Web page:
Thursday, April 6, 2017

Mesa evicts World War II aviation non-profit from Falcon Field Airport (KFFZ) hangar



On any given day, three to six historic planes sit in an old-time airplane hangar at Mesa's Falcon Field. A Union Jack and a 48-star American flag hang from the ceiling, and black-and-white photographs of young military men and their aircraft adorn the aging walls.

The planes are the same type that the British Royal Air Force cadets used to train for battle in the 1940s. The hangar is the same one used by thousands of those cadets who trained in Mesa during World War II.

The Royal Air Force's presence at Falcon Field is a unique, but often forgotten, sliver of Mesa history. That's why a group of pilots and history aficionados started the Wings of Flight Foundation in 2007. There are multiple non-profits and museums at Falcon Field, but theirs is the only one focused specifically on the history of the British training program.

The non-profit has operated out of half of a city-owned hangar there for about four years, but on March 20, members received an eviction notice. The group had one month to pack up and vacate the property.

"We were kind of blindsided," said Wings of Flight Foundation member Dennis Glauner.

Mesa signed a lease with a local aircraft repair company in early March to take over the entire 20,000-square-foot hangar. Precision Heli-Support is slated to move in to the building in June.

City officials say the new tenant is good for Mesa's economy as it will grow local jobs and spur additional development.

But to the Wings of Flight Foundation, Mesa's decision is an unfair trampling of their rights — and WWII history.

The Wings of Flight Foundation has signed month-to-month leases with the city since it moved into the hangar in June 2013. But since that time, the foundation has asked the city for a long-term lease of their half of the hangar — or the entire thing — to no avail, according to Dan Condon, one of the non-profit's directors.

About a year ago, the city issued an advertisement for the half of the World War II hangar not occupied by the foundation. Four entities, including the Wings of Flight Foundation, submitted applications for the space, according to the city.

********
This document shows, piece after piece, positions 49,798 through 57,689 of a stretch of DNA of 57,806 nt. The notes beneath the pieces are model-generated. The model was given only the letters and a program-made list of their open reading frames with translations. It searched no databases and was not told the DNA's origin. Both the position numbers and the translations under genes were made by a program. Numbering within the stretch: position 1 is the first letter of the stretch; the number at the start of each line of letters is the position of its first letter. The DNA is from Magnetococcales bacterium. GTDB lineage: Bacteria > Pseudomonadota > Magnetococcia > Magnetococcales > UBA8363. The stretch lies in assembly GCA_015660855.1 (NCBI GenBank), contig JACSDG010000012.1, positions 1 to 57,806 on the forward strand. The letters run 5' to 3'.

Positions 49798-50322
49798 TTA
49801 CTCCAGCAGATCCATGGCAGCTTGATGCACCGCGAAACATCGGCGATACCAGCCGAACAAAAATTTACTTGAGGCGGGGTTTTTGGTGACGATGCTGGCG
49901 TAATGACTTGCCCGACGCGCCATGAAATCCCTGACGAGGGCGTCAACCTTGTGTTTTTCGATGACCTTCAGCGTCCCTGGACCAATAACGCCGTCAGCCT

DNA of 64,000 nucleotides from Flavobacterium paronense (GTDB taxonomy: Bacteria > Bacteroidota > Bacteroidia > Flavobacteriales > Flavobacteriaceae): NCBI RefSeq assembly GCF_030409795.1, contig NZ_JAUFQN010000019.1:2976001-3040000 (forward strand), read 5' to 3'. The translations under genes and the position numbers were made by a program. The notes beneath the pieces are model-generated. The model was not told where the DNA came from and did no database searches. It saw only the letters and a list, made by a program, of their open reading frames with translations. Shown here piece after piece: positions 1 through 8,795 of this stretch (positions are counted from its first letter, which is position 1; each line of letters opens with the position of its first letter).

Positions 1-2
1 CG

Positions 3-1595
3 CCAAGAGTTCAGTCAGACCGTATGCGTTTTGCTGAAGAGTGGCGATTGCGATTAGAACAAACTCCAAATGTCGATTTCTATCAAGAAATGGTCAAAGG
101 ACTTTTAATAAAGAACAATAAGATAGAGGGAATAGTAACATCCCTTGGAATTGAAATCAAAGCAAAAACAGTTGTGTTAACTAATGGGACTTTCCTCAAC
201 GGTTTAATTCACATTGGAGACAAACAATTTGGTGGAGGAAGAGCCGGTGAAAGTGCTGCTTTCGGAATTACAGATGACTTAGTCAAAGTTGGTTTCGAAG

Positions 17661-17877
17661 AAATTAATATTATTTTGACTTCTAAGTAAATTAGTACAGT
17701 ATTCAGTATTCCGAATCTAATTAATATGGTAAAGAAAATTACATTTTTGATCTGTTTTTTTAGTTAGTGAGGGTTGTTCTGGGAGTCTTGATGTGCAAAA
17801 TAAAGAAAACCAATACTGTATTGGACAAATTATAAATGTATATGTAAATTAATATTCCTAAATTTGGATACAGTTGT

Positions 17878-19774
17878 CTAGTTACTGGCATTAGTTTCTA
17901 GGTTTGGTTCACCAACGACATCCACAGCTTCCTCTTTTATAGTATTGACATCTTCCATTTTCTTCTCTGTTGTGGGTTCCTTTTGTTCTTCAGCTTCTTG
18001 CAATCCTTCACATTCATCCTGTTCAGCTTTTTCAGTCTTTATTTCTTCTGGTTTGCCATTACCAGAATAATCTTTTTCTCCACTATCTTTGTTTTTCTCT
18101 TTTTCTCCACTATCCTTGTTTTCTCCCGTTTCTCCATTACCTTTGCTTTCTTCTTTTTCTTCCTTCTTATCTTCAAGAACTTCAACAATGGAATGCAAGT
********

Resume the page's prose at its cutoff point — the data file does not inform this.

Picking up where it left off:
The Wings of Flight Foundation told the city it wanted the extra space to start a vintage aircraft restoration business. Condon said they already had a slew of customers interested in the service, but without permanent space, they couldn't accept the work.

Mesa spokesman Steve Wright said Precision Heli-Support's application fell more in line with the city's vision for Falcon Field, which is to expend economic development and job opportunities. The company currently operates out of a business park a few miles from the airport.

Sam Boyle, managing member of Precision Heli-Support, said he was looking to move his company to an airport for convenience, but he needed more room than the half-hangar advertised by the city. The company currently employs about 13 people, but hopes to grow that number in the new space.

He said he asked city staff if he could lease the entire hangar, and they obliged.

Condon said it was inappropriate for the city to offer up the entire hangar when it only advertised half. The foundation members knew they may not be successful in securing the entire building, but they were shocked to learn that they wouldn't have a home at all, he said.

Additionally, Condon accused the city of unfair treatment. There is a second World War II-era hangar at Falcon Field leased to another aviation history group, the Falcon Warbirds. That group does not have an economic development purpose, yet the city offered it a long-term lease, Condon said.

Wright said that on top of job opportunity, the city also chose Precision Heli-Support for its willingness to invest money into restoring the hangar. While the Wings of Flight Foundation also said it would invest in improvements to the hangar, it was less specific in how it planned to do so, he said.

Boyle said his company plans to spend around $400,000 redoing the walls and doors in the hangar, installing LED lighting and demolishing the existing office and restroom space to build new office areas.

"We're making a long-term commitment," he said.